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  • Ed Schmieder

Gene Casey and The Loan Sharks: Knocking Back the Notion that a Local Band Can’t Be Great!

Updated: May 21, 2021

There is no shortage of reviews, interviews, and accolades for Gene Casey and the Lone Sharks. They have been called “the house band of the Hamptons.” They have shared stages with Wanda Jackson, The Band, Bo Diddley, Sleepy LaBeef, The Ventures, and NRBQ (look them up!). They have headlined at The Bay Street Theater in Sag Harbor, and The Westhampton Beach Performing Arts Center. Dan’s Paper ushered them into their “Best of the Best Hall of Fame,” and The Long Island Music Hall of Fame knighted them with the “Long Island Sound Award” for contributions “to the Island’s musical landscape.”

If you are seeing a pattern here, it is because Casey and company have really rocked our house for nearly three decades playing outstanding covers and an ever-growing body of significant original work. It is clear, Casey has a secure place among our local musical legends.

However, his music while locally grown has taken root cross country.

Casey has ridden the relatively recent wave of sync music: songs selected by music supervisors for use in television, streaming series, and films. It is a neat niche to find oneself within. Sync “soundtracks” are Shazmers’ delights. I have discovered many new artists by sitting in wait in front of my TV with the app at the ready. His songs have been heard on Justified, Sons of Anarchy, in the Jessica Biel film The Tall Man, Robert DeNiro’s The Killing Season, and director Rob Reiner’s Being Charlie.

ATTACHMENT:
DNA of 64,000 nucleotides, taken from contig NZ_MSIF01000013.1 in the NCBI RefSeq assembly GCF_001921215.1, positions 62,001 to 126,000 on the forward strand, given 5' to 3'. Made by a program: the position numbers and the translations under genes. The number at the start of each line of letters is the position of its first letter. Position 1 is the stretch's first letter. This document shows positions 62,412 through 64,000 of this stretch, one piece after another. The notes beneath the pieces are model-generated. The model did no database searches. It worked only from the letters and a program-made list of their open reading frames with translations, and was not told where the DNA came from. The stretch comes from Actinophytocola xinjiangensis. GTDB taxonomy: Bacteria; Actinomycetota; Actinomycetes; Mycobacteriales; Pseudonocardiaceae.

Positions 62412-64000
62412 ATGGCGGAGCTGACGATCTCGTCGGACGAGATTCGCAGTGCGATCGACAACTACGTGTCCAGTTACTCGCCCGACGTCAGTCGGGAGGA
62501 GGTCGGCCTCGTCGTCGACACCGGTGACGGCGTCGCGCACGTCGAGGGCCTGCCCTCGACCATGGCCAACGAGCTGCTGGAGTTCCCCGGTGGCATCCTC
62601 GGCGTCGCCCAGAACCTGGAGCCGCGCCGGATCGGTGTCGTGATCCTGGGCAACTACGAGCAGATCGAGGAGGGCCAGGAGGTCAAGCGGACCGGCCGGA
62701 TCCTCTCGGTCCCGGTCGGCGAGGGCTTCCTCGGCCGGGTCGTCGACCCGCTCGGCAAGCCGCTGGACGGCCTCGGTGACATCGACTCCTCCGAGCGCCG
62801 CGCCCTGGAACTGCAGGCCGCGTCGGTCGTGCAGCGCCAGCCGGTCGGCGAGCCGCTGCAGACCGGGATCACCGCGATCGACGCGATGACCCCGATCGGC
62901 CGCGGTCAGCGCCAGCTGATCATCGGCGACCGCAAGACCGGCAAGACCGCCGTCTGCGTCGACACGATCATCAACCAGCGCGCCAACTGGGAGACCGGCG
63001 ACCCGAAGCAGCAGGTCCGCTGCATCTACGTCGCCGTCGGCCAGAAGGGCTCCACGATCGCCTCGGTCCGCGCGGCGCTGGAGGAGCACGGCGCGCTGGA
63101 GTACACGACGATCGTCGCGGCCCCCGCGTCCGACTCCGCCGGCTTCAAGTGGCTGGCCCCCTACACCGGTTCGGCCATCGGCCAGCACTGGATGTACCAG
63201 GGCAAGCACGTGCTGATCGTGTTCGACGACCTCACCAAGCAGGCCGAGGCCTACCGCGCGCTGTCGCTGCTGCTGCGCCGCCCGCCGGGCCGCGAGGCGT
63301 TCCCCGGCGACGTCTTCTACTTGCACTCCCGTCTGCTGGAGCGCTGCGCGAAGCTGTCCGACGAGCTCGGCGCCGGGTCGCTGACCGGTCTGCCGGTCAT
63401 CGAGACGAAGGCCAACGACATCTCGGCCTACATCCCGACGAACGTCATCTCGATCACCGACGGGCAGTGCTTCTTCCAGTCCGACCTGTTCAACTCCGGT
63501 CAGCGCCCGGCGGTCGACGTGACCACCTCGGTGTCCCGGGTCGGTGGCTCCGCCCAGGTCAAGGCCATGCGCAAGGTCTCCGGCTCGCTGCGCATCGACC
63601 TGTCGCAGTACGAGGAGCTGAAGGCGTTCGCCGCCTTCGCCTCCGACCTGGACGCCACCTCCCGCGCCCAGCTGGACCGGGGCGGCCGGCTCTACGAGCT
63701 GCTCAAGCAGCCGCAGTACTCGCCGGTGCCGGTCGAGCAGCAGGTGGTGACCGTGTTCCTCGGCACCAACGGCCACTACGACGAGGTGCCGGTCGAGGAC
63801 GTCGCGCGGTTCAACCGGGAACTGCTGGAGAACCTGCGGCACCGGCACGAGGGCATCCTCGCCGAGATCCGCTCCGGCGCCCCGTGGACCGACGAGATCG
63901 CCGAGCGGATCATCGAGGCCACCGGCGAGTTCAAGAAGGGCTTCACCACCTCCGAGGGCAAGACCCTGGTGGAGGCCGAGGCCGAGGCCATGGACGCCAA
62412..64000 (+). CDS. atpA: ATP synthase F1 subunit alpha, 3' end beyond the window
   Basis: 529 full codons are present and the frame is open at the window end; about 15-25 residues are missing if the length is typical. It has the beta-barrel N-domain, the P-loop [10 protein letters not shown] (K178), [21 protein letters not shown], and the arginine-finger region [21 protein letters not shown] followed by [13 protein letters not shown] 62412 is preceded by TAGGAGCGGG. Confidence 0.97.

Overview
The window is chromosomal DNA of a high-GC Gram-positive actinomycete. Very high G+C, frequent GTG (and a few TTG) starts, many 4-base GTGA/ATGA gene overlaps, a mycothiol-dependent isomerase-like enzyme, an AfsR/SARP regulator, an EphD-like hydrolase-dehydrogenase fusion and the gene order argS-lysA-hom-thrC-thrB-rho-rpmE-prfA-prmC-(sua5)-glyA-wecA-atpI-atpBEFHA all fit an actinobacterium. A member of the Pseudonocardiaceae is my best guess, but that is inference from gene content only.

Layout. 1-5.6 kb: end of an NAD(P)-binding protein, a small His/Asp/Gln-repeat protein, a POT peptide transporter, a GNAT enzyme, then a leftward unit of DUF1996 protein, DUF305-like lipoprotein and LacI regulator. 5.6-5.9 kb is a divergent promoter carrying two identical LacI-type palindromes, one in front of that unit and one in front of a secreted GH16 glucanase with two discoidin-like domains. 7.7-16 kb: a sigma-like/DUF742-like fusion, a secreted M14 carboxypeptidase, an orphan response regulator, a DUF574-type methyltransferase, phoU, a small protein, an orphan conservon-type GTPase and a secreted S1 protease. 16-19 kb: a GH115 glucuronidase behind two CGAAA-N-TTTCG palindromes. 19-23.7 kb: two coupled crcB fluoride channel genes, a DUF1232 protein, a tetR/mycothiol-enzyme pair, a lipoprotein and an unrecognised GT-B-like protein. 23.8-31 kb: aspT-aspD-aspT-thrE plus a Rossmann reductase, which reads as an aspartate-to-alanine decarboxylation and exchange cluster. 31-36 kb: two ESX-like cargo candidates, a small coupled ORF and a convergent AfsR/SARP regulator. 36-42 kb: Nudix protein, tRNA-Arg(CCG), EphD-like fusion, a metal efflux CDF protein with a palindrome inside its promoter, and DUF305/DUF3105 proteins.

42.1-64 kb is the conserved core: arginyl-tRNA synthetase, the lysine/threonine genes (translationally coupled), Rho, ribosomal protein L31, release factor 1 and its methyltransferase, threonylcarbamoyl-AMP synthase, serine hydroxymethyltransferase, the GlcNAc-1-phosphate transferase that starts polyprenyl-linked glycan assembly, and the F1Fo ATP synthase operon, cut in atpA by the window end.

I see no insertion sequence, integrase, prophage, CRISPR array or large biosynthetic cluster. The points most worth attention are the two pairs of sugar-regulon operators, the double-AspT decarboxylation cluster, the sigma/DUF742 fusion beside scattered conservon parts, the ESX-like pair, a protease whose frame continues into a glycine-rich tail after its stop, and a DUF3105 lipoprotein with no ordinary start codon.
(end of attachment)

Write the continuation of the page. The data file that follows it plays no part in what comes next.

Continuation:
If you are new to Casey’s sound know that he stands out from the crowd as a baritone, and a review of his 2017 album Guitar in the Rain was characterized as contemporary Americana, with 1960’s romanticism, classic C&W, and the raw spirit of rock and roll. In 2020, because of the depth of his recorded catalog, he released a compilation titled Free Country: Essential Recordings which I am told has a unique arrangement of “Home, Home on the Range.”

Surprisingly for an Island legend, Casey did not begin his career on the East End. As he put it once in another interview, he began scuffling around in the Manhattan late 80s music scene and ended up in Sag Harbor with a temporary job. There he discovered a thriving music scene with plenty of bars and other live music opportunities and decided to swing his “axe” and form a band. The rest is Long Island music history. Now he is compared to Jimmy Reeves, Patsy Cline, Duane Eddy, and from across the pond the equally great Dave Edmunds. Do not be mistaken, Casey has his own sound, comparisons notwithstanding he just keeps great musical company.

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